Caturmasa, aka: Caturmāsa, Cāturmāsa, Catur-masa; 4 Definition(s)


Caturmasa means something in Hinduism, Sanskrit, Marathi. If you want to know the exact meaning, history, etymology or English translation of this term then check out the descriptions on this page. Add your comment or reference to a book if you want to contribute to this summary article.

Alternative spellings of this word include Chaturmasa.

Languages of India and abroad

Marathi-English dictionary

Caturmasa in Marathi glossary... « previous · [C] · next »

caturmāsa (चतुर्मास).—m (S) The four monsoon months. See cāturmāsya.

Source: DDSA: The Molesworth Marathi and English Dictionary

caturmāsa (चतुर्मास).—m The four monsoon months.

Source: DDSA: The Aryabhusan school dictionary, Marathi-English
context information

Marathi is an Indo-European language having over 70 million native speakers people in (predominantly) Maharashtra India. Marathi, like many other Indo-Aryan languages, evolved from early forms of Prakrit, which itself is a subset of Sanskrit, one of the most ancient languages of the world.

Discover the meaning of caturmasa in the context of Marathi from relevant books on Exotic India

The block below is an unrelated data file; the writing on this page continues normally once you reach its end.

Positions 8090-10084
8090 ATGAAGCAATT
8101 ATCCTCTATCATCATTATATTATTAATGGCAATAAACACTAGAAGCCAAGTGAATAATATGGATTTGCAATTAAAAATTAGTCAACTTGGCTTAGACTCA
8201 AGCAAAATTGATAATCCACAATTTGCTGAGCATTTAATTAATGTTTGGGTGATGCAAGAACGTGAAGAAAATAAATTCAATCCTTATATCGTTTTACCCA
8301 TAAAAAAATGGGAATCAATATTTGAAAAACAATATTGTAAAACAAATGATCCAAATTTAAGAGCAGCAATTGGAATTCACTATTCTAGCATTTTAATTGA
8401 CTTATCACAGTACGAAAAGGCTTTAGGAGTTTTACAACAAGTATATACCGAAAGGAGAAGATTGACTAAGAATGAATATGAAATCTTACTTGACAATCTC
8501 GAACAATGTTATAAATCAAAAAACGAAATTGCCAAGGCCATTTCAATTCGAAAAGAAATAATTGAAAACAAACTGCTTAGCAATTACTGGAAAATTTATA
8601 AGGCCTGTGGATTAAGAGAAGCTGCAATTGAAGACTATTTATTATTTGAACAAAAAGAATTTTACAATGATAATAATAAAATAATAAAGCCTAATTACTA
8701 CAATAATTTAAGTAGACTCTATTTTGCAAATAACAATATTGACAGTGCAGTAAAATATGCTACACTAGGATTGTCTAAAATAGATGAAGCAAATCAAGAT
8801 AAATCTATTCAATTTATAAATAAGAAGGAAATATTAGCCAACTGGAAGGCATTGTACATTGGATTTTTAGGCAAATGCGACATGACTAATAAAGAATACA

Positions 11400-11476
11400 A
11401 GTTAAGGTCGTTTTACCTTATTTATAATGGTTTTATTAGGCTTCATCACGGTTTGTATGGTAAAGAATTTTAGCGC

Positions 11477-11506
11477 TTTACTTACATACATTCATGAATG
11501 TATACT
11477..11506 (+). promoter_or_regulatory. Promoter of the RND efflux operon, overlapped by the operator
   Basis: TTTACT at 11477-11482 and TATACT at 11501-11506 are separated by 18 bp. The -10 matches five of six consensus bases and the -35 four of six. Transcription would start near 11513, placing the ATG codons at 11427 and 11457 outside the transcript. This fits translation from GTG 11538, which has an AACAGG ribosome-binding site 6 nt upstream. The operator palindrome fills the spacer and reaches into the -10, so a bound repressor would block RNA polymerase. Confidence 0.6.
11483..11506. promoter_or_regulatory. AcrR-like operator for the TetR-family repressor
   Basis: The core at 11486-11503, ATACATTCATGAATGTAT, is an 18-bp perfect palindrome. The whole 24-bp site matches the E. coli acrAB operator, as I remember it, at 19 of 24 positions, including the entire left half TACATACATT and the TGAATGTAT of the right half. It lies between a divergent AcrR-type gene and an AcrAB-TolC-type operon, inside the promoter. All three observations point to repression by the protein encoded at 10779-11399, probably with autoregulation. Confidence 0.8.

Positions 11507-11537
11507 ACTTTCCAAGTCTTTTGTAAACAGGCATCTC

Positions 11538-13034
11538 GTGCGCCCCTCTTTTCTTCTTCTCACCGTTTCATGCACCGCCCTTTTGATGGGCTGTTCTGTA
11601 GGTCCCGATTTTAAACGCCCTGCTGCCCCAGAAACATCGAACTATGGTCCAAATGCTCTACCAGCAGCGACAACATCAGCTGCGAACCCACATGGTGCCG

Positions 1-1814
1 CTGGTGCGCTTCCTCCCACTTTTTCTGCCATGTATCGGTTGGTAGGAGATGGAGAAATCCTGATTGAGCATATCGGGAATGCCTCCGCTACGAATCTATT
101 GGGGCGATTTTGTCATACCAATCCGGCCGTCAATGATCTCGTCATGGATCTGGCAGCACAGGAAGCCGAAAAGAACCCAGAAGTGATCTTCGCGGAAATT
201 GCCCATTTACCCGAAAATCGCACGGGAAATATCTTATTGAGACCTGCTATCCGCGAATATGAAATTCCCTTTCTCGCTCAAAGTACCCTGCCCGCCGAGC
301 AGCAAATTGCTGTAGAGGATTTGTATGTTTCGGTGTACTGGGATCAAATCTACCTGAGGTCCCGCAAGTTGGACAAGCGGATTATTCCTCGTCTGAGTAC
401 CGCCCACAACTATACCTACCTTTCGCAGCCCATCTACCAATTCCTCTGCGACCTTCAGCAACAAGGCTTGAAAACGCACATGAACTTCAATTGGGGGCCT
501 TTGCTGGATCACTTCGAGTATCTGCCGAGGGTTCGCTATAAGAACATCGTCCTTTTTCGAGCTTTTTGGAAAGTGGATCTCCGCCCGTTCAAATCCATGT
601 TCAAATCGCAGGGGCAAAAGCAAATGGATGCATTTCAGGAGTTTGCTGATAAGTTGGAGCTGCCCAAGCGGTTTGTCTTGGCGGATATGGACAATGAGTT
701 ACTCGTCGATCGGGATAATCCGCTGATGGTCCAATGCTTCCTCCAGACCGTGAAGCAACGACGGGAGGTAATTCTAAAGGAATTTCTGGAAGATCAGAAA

Sanskrit-English dictionary

Caturmasa in Sanskrit glossary... « previous · [C] · next »

Cāturmāsa (चातुर्मास).—a. [caturṣu māseṣu bhavaḥ aṇ] Produced in four months.

-sī 1 Name of a sacrifice (iṣṭi).

2) The day of full moon at this sacrifice.

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Caturmāsa (चतुर्मास).—a period of four months; (reckoned from the 11th day in the bright half of āṣāḍha to the 11th day in the bright half of kārtika).

Derivable forms: caturmāsam (चतुर्मासम्).

Caturmāsa is a Sanskrit compound consisting of the terms catur and māsa (मास).

Source: DDSA: The practical Sanskrit-English dictionary

Cāturmāsa (चातुर्मास).—mfn.

(-saḥ-sī-saṃ) Produced in four months. E. caturmāsa, and aṇ aff.

Source: Cologne Digital Sanskrit Dictionaries: Shabda-Sagara Sanskrit-English Dictionary
context information

Sanskrit, also spelled संस्कृतम् (saṃskṛtam), is an ancient language of India commonly seen as the grandmother of the Indo-European language family. Closely allied with Prakrit and Pali, Sanskrit is more exhaustive in both grammar and terms and has the most extensive collection of literature in the world, greatly surpassing its sister-languages Greek and Latin.

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